See how a lower lateral cartilage cephalic trim can be used to treat a bulbous tip
Dr. Lamperti narrates an intra-operative video showing how he performs a cephalic trim of the lower lateral cartilages in order to treat a bulbous nasal tip. He also reviews the basic anatomy of the nasal tip.
"This is Seattle facial plastic surgeon, Doctor Thomas Lamperti. Today I'm going to go over a video to show how we perform a cephalic trim to treat a bulbous nasal tip. First let's go over some basic anatomy. This schematic shows the nasal tip anatomy, namely the lower lateral cartilages on either side. It is here where we'll be placing our incision. This incision shows where the incision line are placed. You can see that it is the small strip of cartilage above these incisions that is the tissue that we will remove. Now let's go ahead and see the intra-operative video of the cephalic trim being performed. This patient has a quite bulbous tip an you can see that we are making the incision first on the right side in that areas of the lower lateral cartilage like I described. Once the incision is made we then continue to trim the cartilage off of the underlying nasal vestibular mucosa or skin lining. We continue to remove this tissue and ultimately we'll be able to a less bulky appearance to that side of the tip. Next we'll repeat the procedure on the left side as well. People often wonder how much cartilage is left and how do you figure out how much cartilage to remove. I'm quite conservative in this process and the main idea is to maintain equal amounts of lower lateral cartilage once you're done. So since sometimes there are asymmetries in how much is there doesn't necessarily mean that we'll be removing the same amount on either side. I typically leave at least 8 millimeters at the widest point of the lower lateral cartilage and approximately 5 millimeters towards the domes. If additional refinement of the tip is needed I'll use additional maneuvers to refine the cartilages including dome binding or lower lateral crural strut grafts. It is important not to over-resect the cephalic cartilages in order to compensate for persistent bulbosity."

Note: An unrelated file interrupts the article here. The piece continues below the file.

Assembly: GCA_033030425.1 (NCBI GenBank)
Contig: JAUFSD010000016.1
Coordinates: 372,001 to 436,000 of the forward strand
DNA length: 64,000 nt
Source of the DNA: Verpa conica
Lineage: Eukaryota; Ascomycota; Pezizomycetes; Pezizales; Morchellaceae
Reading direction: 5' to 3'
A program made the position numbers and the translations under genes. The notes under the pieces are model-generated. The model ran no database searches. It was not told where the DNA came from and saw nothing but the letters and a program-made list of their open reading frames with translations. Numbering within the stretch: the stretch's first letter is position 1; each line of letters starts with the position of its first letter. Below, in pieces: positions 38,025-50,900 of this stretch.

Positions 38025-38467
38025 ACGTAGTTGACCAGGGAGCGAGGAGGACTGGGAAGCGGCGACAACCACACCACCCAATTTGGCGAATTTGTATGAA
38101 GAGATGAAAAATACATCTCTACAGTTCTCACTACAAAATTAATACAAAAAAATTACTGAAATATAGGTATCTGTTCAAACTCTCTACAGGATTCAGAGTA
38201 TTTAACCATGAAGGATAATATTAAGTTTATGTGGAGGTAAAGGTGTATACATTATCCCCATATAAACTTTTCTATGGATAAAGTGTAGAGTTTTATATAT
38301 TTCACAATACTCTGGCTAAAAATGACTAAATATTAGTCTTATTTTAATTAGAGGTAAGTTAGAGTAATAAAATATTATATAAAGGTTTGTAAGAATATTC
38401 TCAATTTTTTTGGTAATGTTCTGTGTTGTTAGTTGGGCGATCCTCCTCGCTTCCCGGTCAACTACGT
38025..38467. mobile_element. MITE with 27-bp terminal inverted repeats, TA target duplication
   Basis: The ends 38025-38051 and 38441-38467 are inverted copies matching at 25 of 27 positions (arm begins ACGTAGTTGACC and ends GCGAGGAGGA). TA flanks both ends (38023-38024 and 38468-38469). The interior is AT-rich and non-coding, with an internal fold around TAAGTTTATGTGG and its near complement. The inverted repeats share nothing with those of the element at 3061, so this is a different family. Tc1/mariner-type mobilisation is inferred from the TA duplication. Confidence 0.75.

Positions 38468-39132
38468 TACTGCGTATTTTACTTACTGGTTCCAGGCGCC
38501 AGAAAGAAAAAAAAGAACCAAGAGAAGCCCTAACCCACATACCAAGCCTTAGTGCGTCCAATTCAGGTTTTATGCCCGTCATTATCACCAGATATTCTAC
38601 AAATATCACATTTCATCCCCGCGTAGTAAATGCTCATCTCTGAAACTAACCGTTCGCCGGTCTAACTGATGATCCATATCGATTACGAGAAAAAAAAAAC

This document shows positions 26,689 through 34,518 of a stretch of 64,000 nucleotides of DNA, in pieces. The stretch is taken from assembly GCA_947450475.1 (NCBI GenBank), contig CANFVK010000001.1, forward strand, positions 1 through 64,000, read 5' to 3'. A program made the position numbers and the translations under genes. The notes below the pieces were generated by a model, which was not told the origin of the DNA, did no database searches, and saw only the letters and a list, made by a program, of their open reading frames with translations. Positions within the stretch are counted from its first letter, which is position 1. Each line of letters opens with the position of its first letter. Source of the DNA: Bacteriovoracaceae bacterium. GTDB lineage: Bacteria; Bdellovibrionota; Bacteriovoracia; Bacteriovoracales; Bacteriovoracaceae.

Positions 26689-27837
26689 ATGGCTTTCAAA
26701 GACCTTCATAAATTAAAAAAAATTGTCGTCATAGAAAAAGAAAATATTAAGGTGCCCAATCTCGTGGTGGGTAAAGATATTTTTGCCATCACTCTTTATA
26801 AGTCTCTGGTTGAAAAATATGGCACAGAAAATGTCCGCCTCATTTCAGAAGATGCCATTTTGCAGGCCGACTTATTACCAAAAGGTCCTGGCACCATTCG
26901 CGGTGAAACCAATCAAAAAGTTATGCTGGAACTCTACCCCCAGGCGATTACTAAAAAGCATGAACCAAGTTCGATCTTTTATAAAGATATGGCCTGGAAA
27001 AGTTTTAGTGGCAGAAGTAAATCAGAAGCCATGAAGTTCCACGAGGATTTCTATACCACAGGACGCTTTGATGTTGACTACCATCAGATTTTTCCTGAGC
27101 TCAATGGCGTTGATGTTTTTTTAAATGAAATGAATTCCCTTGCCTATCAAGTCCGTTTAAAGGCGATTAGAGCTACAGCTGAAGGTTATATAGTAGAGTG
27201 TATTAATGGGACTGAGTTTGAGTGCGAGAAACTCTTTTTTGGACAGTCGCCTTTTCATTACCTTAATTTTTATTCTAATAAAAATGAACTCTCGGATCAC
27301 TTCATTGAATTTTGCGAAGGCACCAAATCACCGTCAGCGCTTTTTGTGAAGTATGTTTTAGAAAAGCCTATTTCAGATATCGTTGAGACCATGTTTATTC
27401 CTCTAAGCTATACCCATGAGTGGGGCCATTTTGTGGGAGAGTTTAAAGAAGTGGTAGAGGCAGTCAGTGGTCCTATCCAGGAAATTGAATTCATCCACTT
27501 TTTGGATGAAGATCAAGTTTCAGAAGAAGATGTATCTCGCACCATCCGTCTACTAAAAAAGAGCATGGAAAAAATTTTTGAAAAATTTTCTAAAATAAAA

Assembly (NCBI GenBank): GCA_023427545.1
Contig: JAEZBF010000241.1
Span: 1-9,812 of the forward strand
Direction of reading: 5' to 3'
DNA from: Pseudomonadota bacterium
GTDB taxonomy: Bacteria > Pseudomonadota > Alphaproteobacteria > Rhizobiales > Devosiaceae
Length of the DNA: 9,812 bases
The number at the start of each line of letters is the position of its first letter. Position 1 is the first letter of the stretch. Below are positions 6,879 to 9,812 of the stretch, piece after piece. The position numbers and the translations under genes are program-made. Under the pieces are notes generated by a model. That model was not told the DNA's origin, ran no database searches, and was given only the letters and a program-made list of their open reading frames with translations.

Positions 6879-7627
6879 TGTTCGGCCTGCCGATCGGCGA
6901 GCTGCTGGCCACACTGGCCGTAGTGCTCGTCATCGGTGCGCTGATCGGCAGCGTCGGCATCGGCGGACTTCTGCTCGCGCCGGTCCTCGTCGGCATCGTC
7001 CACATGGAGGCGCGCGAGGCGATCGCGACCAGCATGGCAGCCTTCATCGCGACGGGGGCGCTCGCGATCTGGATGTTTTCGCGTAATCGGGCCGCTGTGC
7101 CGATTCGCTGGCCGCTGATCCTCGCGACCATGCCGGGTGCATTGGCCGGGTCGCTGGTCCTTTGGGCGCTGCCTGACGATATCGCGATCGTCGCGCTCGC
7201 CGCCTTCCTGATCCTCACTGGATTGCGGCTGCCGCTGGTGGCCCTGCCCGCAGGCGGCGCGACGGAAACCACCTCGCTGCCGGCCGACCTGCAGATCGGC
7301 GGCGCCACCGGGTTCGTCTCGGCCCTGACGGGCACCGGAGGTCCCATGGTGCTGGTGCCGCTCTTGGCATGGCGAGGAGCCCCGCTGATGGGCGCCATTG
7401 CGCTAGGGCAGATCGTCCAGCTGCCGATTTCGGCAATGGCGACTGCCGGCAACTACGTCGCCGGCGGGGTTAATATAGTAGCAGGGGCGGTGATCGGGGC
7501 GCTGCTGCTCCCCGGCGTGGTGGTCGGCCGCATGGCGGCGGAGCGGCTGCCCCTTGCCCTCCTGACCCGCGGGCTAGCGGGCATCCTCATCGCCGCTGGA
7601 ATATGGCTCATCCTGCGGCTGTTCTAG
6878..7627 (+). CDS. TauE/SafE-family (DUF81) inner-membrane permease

Now I truly feel that I can breath freely for the first time in my life. It is wonderful. I sleep better, I feel more alert, and even my sense of smell is improved.TA - Tricities, WA View More Patient Testimonials ›